Today, Washington is so focused on expanding the size and influence of our federal government at the expense of taxpayers that they are overlooking one of the greatest security risks facing our nation -- our failing education system.
Our broken education system is failing America's children while countries around the world, our own global competitors, are making dramatic strides in educating their future work forces.
The consequences to this failure cannot be underestimated. A 2007 study from Columbia University revealed the scope of the consequences of simply failing to earn a high school diploma.
High school graduates are healthier and more productive. They are far less likely to be dependent on government social services. In tax dollars alone, a high school diploma translates into upwards of $150,000 in the lifetime contribution of one person. High school dropouts make up over 50 percent of state prison populations.
Across the board, the benefits from a well educated population are tangible and undeniable, and yet nearly three out of 10 American students now fail to graduate from high school.
Looking at the results coming out of our current education system, I cannot help but be deeply alarmed. As detailed in The New York Times, Congress heard testimony this week from education experts on the state, national, and international level as part of the culmination of a year-long effort by state leaders to establish new academic standards.
Andreas Schleicher, of the Organization for Economic Cooperation and Development (OECD) Directorate for Education, testified that, "Among OECD countries, only New Zealand, Spain, Turkey and Mexico now have lower high school completion rates than the U.S."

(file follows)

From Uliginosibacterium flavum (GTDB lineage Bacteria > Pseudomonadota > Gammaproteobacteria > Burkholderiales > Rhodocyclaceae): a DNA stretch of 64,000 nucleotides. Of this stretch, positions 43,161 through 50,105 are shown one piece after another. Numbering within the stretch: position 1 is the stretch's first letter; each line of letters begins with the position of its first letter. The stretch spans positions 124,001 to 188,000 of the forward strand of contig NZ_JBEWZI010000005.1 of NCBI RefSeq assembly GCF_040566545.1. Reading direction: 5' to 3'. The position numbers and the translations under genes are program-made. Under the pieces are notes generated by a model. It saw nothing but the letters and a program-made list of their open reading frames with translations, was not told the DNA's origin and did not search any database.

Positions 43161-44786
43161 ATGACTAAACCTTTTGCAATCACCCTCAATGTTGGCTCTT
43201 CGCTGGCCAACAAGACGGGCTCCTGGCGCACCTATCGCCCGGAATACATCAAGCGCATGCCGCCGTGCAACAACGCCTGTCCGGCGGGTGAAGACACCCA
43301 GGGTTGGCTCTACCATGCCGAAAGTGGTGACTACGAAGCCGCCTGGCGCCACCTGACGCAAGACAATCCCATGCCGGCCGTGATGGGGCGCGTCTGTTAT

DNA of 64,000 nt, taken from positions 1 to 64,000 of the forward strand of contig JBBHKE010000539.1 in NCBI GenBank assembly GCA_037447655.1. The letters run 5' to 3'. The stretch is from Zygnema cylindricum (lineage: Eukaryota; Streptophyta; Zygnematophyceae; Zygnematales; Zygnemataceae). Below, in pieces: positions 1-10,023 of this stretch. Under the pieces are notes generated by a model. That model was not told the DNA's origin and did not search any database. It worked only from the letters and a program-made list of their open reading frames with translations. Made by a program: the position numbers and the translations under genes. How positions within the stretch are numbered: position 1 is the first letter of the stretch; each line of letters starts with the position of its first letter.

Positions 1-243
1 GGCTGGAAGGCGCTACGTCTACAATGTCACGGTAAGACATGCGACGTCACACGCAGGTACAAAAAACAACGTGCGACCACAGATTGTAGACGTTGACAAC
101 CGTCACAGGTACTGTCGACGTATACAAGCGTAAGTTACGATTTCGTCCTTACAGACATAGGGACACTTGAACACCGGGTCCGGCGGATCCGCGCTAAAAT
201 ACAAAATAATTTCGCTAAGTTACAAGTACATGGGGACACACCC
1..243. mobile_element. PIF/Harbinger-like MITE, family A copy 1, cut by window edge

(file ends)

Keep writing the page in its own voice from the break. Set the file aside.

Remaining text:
He went on to say that, "If the U.S. would raise the performance of schools by a similar amount, that could translate into a long-term economic value of over 40 trillion dollars."
The personal and economic benefits from a strong education system are clear. Moreover, in a global market, American students must compete in an increasingly educated, productive world. The moment we can no longer keep up, we will have surrendered our national prosperity and security.
In light of this, our country now faces a decision regarding the proposed standards, which encompass achievement goals in English and math from kindergarten through 12th grade. I am pleased that governors and local educators took the lead on his project, but it is my conviction that we must walk a careful line as we move forward in establishing protocols for our education.
Mr. Schleicher's testimony also revealed that most other successful countries, while utilizing national standards, give local schools a greater degree of freedom from regulation than the American system currently does.
So long as federal taxpayer money goes to schools across the country, the government is right to demand accountability and a return on the investment. But when federal control threatens to stifle the creativity and productivity of our local schools, we must step back and return power to our communities.
Our children's future, our country's future, must never be a political pawn in the government's all-too-familiar gambit for more control. We must equip our schools, our teachers and our children with all the resources they need to lead academically the way we know we can, the way we have done in the past. We must equip local school districts not only with financial resources but with an investment of trust and authority, so that our schools can focus on the business of education, not bureaucracy.